By Susan Ning, Liu Jia and Hazel Yin
On February 9, 2012, the Ministry of Commerce (“MOFCOM”) published its first conditional clearance decision in 2012, approving the proposed joint venture (“JV”) established by Henkel Hong Kong Holdings Co., Ltd. (“Henkel HK”) and Tiande Chemical Industry Co., Ltd. (“Tiande”) (“Transaction”). This is the second conditional clearance decision in relation to a joint venture and reaffirms MOFCOM’s approach that formation of a joint venture does constitute a notifiable transaction under the Anti-monopoly Law (“AML”). 1
Review Process. MOFCOM received the notification on 8 August 2011 and officially accepted it on 26 September 2011. The case entered into Phase II on 25 October 2011 and the parties submitted the proposed remedies on 13 January 2012, shortly before MOFCOM decided to extend the Phase II period for another 60 days on 19 January 2012. On 9 February 2012, MOFCOM made the final decision to approve the Transaction with conditions.
Relevant Markets. MOFCOM found that the main products involved in the Transaction were ethyl cyanoacetate (“Product A”), cyanoacrylate monomer (“Product B”) and cyanoacrylate adhesive (“Product C”). The three products are at different levels of the supply chain as upstream, midstream and downstream products respectively. Taking into account their applications, properties, demand-side and supply-side substitution, export and import, and etc, MOFCOM found that each of the above three products constitutes a separate relevant product market. The relevant geographic market is global in nature.
Competitive Assessment. MOFCOM is mainly concerned with the input foreclosure effects likely to arise in this case.
Tiande and the other China-based supplier are the only two suppliers in Product A market both worldwide and in China, each accounting for 45%-50% of the market share. Therefore, Product A market is high concentrated with an HHI of more than 4050. MOFCOM also found that there are significant barriers for entry into Product A Market. Because the production process involves use of dangerous chemicals and is highly pollutive, suppliers in other countries have mostly been shut down. In light of the above, MOFCOM concluded that Tiande has strong market power in Project A market.
The JV is to produce and supply Product B, a downstream product of Product A. MOFCOM found that Tiande does not supply Product B, while Henkel, Henkel HK’s parent company, produces Product B mainly to be used for self-production of Product C. MOFCOM also found that Henkel has advantages in both Product B and Product C markets with respect to branding, technology, capital and skilled labor.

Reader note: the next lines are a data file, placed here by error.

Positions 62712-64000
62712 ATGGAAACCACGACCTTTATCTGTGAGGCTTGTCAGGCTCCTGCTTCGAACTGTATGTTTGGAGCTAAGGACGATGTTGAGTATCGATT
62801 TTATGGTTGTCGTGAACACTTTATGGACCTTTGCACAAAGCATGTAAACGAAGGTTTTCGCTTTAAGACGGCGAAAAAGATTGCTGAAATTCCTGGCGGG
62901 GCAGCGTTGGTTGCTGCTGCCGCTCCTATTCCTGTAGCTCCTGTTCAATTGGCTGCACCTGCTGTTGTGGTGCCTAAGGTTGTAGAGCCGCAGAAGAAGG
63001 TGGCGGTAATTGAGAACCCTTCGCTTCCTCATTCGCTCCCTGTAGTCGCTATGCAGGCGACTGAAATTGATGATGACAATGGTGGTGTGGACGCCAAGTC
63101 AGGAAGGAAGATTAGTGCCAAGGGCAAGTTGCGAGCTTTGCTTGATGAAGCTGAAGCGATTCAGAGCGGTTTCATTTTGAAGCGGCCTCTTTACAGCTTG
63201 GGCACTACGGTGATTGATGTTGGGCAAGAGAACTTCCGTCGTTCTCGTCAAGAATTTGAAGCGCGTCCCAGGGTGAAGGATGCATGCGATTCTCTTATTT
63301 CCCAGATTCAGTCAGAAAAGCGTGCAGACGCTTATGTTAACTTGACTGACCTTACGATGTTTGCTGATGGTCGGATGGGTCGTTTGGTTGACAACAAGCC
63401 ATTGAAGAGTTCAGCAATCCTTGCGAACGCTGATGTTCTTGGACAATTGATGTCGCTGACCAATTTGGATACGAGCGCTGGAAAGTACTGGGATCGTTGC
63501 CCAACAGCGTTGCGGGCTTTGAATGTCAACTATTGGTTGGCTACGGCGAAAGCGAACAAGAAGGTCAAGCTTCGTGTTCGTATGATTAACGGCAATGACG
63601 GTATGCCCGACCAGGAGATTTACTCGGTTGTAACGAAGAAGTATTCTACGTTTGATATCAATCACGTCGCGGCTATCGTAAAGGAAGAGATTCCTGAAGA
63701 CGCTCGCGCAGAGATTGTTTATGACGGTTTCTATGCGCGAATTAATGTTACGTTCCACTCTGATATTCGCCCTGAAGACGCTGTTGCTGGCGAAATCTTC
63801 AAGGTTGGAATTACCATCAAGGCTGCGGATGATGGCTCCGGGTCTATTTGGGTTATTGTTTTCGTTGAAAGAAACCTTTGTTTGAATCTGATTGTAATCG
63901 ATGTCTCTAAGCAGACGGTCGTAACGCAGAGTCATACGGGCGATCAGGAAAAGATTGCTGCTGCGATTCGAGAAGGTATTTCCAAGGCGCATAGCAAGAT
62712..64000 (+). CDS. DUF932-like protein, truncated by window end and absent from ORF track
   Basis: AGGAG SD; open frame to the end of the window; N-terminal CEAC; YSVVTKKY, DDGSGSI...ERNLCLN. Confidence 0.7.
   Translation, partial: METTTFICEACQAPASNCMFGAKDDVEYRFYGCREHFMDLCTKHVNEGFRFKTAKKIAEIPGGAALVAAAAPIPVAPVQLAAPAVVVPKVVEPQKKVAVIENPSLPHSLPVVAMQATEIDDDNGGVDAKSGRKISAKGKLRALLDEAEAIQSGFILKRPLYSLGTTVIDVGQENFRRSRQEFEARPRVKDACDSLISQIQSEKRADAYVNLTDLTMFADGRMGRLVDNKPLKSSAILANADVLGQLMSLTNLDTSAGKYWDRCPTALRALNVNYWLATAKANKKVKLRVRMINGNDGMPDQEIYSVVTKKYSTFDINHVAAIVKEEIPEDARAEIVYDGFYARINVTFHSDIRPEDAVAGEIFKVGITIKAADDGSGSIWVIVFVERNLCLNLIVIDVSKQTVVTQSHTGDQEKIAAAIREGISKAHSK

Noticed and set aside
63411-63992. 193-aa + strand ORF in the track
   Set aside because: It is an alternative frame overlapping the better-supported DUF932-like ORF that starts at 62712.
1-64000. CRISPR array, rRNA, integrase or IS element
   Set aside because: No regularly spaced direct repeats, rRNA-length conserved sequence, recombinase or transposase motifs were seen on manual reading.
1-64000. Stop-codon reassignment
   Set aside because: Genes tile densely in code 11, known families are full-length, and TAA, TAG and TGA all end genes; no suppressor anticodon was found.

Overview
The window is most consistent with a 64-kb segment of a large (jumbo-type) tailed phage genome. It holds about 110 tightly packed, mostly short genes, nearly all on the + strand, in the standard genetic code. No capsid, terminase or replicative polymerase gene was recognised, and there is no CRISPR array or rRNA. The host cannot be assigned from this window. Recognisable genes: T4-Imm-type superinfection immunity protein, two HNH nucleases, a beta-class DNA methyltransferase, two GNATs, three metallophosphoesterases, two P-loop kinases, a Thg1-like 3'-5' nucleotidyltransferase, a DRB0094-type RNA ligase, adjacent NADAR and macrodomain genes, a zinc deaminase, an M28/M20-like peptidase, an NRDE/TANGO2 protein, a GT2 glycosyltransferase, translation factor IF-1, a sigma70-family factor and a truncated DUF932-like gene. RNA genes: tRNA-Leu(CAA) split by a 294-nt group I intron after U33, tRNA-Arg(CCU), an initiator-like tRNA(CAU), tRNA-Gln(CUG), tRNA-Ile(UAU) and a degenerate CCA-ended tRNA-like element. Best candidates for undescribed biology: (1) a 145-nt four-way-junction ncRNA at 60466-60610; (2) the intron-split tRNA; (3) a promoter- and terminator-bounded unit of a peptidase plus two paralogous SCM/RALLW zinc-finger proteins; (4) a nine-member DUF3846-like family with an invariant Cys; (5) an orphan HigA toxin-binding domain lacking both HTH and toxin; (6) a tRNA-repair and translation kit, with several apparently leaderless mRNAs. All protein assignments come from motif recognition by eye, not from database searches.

Currently Product A sold to Henkel by Tiande accounts for 5% of Tiande’s output of Product A. After the Transaction, JV’s demand of Product A will mostly be filled by Tiande. Therefore, about 25% of Tiande’s output would be sold to the JV and Henkel post-Transaction.
Considering the affiliated relationship between Tiande and the JV, and Tiande’s strong market power in Product A market, MOFCOM concluded that the Transaction may reduce or limit the competition in Product B market because Tiande is likely to leverage its market power in Product A market into Product B market by discriminating against other suppliers of Product B.
Remedies. In order to solve the competition concerns, MOFCOM requested Tiande to supply Product A to all downstream customers on “fair, reasonable and non-discriminatory” basis. More specifically, Tiande shall not sell Product A at an unreasonably high price, offer more favorable terms of supply to the JV, or exchange competitive information with Henkel or the JV.
As mentioned above, this decision reaffirms MOFCOM’s approach that formation of a joint venture does constitute a notifiable transaction under the AML.
Furthermore, this is yet another case where MOFCOM is concerned with the foreclosure effects likely to arise in a vertical or conglomerate merger. In the past, MOFCOM has applied similar theories of harm in the GM/Delphi deal and the GE/Shenhua deal. However, the decision itself seems to focus only on the ability of Tiande to adopt a foreclosure strategy and does not address whether Tiande will have the incentive to do so.
This is also the 7th case among the 11 conditional clearance decisions where only behavioral remedies were imposed.2
1 MOFCOM’s first conditional clearance of a JV is the GE/Shenhua deal. For more information, please refer to our article entitled “MOFCOM imposed Conditions on SOEs – GE/Shenhua Deal“.
2The other cases where only behavioral remedies were imposed include InBev/AB deal, GM/Delphi deal, Novartis/Alcon deal, Uralkali/Silvinit deal, GE/Shenhua deal and Seagate/Samsung deal.